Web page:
Todd Terje

It's Album Time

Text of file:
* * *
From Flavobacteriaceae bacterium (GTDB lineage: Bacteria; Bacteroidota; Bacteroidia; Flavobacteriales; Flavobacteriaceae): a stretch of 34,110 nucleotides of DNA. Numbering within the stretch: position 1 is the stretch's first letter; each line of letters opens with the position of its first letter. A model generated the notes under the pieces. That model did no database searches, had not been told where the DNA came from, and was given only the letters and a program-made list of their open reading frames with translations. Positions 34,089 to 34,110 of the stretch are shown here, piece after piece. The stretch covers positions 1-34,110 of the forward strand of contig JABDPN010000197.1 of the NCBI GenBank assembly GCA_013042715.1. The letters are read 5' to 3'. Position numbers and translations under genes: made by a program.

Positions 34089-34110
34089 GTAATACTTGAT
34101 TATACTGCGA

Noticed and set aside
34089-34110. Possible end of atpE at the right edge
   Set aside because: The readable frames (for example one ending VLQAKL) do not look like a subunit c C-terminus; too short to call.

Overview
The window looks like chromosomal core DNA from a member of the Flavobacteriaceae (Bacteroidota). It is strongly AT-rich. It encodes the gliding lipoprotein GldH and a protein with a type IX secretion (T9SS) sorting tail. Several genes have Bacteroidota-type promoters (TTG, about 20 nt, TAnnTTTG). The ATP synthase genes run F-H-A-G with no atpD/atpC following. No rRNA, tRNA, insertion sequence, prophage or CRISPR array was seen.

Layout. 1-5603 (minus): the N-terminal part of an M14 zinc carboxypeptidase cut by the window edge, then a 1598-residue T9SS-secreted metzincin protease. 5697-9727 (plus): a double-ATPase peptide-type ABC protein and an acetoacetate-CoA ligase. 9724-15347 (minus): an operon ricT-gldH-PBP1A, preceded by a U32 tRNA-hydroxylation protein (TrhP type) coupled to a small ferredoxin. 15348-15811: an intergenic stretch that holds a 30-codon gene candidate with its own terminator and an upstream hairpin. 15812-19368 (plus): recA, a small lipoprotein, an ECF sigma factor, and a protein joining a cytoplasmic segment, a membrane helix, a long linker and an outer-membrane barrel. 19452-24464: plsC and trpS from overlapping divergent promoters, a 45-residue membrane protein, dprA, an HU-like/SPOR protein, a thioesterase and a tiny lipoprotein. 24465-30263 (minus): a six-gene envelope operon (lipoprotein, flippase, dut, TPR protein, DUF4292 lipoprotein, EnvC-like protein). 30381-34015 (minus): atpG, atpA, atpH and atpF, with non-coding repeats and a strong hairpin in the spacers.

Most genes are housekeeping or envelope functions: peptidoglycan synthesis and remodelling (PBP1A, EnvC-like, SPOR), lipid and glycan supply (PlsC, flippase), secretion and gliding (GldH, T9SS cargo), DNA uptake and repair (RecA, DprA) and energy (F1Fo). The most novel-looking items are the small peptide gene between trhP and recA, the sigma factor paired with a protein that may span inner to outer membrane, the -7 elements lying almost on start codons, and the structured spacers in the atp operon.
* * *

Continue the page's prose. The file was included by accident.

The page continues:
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After a decade of releasing singles, remixes, and edits to large amounts of acclaim among in-the-know dance music fans, Norwegian whiz kid Todd Terje finally made an album of his own in 2014. It's Album Time is a pretty self-explanatory title, though it could have been called "I Love Many Different Styles of Dance Music and Will Proceed to Put My Warped Spin on All of Them." Well, that one would have been a mouthful, but it does sort of explain what was in Terje's head as he whips from one style to the next over the course of the record's 12 tracks. Stylish neo-disco is what he's best known for, and if any one style dominates, it's that. Bouncy dancefloor fillers like "Strandbar," "Inspector Norse," "Swing Star, Pt. 2," and the light-as-a-feather "Oh Joy" set the dials for the heart of the disco ball and form the shiny center of the album. Terje's unerring grooves and the sophisticated and melodic sounds he lays over the beat make them the easiest tracks to love. He's less successful when heading off the floor and into the chillout lounge ("Leisure Suit Preben"), the tiki room ("Preben Goes to Acapulco"), or whatever strange place the impossible-to-describe (or listen to more than once) "Svensk Sås" resides, though he does get lucky with a guitar-strumming electro '80s style ("Delorean Dynamite") that begs to have some vocoder vocals over the top. The sweeping, ice-colored synths get the job done fine anyway, and it seems like a path Terje would be wise to follow on future releases. The same can't be said for the one vocal feature on the record that finds a sepulchral Bryan Ferry croaking a version of Robert Palmer's "Johnny and Mary" that Terje decides to take at "Chariots of Fire" tempo and with the same level of portentous drama. It's a huge misstep that threatens to derail the album and wipe away all the good that exists. Take it out, along with a couple of filler-y tracks, and It's Album Time is a solid debut. As it stands, it's a hard album to get your head around and it's a hard album to fully embrace. Terje should set aside the experiments and just focus on making sleek and shiny electro-disco tracks; the rest only gets in the way of a good time.

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